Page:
News Details

It’s Raining Cats and Dogs! Requests for Waivers to the No Pet Rule Are Increasingly Being Made to Condominium Associations and Homeowners’ Associations

There are about 9 million Americans with significant physical and sensory impairments, but there are only 10,000-12,000 assistance dogs, of which 7,000 are guide dogs. According to medical professionals, there are profound benefits that animals can provide for persons with physical or mental impairments. Prescription of comfort animals is a growing trend for the care and treatment of numerous medical conditions in the United States, specifically mental illnesses such as post-traumatic stress disorder, traumatic brain injury or emotional disorder, when other remedies have failed. Allowing a service animal and emotional support animal into a no pet building has thus become a hot topic and one, in which, the condominium and homeowner’s associations (“Associations”) can expose themselves to significant liability, as well as compensatory damages, injunctive relief and civil penalties if unfamiliar with the federal, state and city laws which prohibit housing discrimination on the basis of mental disability.

The Fair Housing Act

The Fair Housing Amendments Act of 1988 (“Act”“FHAct” FFHA” “FHA”) extended the protections of Title VIII of the Civil Rights Act of 1968. The FHA prohibits discrimination "against any person in the terms, conditions, or privileges of sale or rental of a dwelling, or in the provision of services or facilities in connection with such dwelling, because of a handicap . . . ." 42 U.S.C. §3604(f)(2). Such discrimination includes "a refusal to make reasonable accommodations in rules, policies, practices, or services, when such accommodations may be necessary to afford such person equal opportunity to use and enjoy a dwelling." Id. § 3604(f)(3)(B).

To prove that a housing provider or Association failed to reasonably accommodate a disability, a plaintiff must prove that: (1) he/she suffers from a disability within the meaning of FHA; (2) the defendant knew or reasonably should have known of the disability; (3) the requested accommodation may be necessary to afford "an equal opportunity to use and enjoy the dwelling;" (4) the accommodation is reasonable; and (5) the defendant refused to make the accommodation. Dubois v. Ass'n. of Apartment Owners of 2987 Kalakaua, 453 F.3d 1175, 1179 (9th Cir. 2005); U.S. v. California Mobile Home Park Management Co., 107 F.3d 1374, 1380 (9th Cir. 1997).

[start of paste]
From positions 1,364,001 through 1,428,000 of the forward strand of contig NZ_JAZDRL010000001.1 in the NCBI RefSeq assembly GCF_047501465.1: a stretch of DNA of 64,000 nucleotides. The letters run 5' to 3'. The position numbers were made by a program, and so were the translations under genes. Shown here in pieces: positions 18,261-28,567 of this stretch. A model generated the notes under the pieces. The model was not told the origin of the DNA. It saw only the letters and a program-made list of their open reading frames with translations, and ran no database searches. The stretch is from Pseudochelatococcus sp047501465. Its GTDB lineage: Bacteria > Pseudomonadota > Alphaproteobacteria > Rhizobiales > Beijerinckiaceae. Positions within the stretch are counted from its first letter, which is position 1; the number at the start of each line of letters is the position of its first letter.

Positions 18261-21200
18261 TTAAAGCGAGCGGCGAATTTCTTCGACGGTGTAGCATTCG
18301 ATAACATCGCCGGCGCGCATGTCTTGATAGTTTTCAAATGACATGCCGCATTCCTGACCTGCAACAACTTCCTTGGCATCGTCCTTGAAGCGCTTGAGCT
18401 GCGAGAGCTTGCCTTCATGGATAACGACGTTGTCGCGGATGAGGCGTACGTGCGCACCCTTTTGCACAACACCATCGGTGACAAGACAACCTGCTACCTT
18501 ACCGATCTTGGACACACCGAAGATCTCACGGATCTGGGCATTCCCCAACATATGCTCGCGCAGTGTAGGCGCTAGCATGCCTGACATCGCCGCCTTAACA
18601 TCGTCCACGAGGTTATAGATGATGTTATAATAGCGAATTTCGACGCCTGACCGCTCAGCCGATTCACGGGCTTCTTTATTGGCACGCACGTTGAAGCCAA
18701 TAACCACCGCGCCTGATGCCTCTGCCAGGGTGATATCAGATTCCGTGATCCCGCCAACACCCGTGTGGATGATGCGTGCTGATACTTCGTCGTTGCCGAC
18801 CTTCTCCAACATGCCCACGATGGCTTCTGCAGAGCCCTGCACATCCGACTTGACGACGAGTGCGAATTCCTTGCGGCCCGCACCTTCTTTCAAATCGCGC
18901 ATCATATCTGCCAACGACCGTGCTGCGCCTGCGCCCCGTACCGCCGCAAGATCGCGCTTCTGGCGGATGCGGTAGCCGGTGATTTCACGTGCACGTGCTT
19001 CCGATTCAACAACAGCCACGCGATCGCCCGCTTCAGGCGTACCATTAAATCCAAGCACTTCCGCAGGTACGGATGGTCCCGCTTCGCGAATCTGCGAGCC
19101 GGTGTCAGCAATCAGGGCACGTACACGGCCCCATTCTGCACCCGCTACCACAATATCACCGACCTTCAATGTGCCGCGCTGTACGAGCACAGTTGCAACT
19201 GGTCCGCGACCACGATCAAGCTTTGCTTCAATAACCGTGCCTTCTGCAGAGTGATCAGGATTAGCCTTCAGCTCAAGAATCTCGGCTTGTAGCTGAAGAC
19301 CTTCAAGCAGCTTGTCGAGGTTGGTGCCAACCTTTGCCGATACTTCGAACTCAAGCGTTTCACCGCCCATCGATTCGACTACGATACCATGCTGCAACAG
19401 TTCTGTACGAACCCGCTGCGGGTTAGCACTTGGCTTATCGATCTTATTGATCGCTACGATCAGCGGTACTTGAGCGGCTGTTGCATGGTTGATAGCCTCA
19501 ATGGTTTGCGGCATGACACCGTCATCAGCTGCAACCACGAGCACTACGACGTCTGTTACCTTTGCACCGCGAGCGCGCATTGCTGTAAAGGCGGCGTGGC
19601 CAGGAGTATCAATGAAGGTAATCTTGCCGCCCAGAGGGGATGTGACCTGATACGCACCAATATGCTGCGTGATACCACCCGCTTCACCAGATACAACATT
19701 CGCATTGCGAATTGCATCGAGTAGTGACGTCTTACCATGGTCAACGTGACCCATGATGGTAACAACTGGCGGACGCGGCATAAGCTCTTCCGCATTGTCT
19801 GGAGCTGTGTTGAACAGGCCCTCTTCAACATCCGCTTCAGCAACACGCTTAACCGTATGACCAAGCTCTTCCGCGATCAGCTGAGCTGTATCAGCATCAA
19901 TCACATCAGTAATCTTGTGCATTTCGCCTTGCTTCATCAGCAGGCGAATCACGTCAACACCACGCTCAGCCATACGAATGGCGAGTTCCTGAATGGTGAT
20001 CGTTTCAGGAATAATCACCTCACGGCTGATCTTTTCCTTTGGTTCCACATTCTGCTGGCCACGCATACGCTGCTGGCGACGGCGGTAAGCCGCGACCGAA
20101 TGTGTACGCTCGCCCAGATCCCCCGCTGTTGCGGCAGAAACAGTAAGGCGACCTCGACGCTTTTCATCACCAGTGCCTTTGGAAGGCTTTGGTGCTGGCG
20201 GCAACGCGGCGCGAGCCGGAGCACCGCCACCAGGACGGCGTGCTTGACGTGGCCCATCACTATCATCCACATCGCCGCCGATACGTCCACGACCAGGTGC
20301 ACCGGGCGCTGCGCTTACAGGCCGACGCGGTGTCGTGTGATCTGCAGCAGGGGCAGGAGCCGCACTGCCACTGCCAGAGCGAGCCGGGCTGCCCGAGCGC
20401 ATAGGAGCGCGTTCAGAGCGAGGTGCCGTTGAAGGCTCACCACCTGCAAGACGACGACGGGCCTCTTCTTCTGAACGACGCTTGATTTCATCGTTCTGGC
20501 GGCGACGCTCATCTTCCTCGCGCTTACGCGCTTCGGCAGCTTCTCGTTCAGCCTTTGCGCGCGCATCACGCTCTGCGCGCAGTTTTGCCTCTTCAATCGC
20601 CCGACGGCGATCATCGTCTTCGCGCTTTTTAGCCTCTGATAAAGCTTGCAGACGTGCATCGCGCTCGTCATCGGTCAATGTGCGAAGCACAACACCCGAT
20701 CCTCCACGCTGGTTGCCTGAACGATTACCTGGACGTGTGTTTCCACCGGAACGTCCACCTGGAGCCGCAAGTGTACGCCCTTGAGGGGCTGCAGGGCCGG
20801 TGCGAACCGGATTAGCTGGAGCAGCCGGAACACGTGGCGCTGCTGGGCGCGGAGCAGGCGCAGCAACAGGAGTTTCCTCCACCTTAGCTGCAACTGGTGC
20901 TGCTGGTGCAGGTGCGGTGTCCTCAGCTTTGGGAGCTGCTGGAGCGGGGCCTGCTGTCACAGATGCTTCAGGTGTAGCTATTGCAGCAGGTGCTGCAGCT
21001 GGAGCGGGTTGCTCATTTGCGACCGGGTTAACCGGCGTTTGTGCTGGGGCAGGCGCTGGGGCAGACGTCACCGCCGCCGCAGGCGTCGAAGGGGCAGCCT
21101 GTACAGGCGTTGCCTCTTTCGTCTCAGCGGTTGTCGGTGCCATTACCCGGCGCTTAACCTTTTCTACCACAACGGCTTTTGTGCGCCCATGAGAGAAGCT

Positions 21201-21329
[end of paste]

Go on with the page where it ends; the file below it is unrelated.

The Act applies to most forms of housing, including most rental housing and most  condominiums. There are however, a few exceptions. Dwelling is defined in the Act as any building, structure, or part thereof which is intended for occupancy as a residence by one or more families. The terms "dwelling" and "dwelling units" have been broadly interpreted. They include: nursing homes, group homes for recovering addicts and alcoholics, seasonal facilities (i.e. for migrant workers), residential facilities, mobile homes and trailer parks.  Exceptions to this law include, buildings with four or fewer units where the landlord lives in one of the units, and private owners who do not own more than three single family houses, do not use real estate brokers or agents, and do not use discriminatory advertisements. Hotels and Motels are not considered dwellings under the FHA but are considered places of public accommodation under the Americans with Disabilities Act. Also, private clubs are not included under the Act.

Under the FHA a person with a disability as an individual who has a physical or mental impairment that substantially limits one or more major life activities, or has a record of an impairment, or is regarded as having an impairment (regardless of whether that perception is accurate). It is not necessary that the disability be an obvious one.  Disability is defined broadly and has been found to include such conditions as, alcoholism and drug addiction but excludes individuals with current, illegal use of or addiction to a controlled substance. Other specific exemptions, such as transvestitism, are listed in the Act.

To access the full, free ten page report on the Fair Housing Act, co-authored by Katherine C. Tower, JD, MBA, RPLU and Manning & Kass partner Rinat B. Klier Erlich, e-mail Rinat at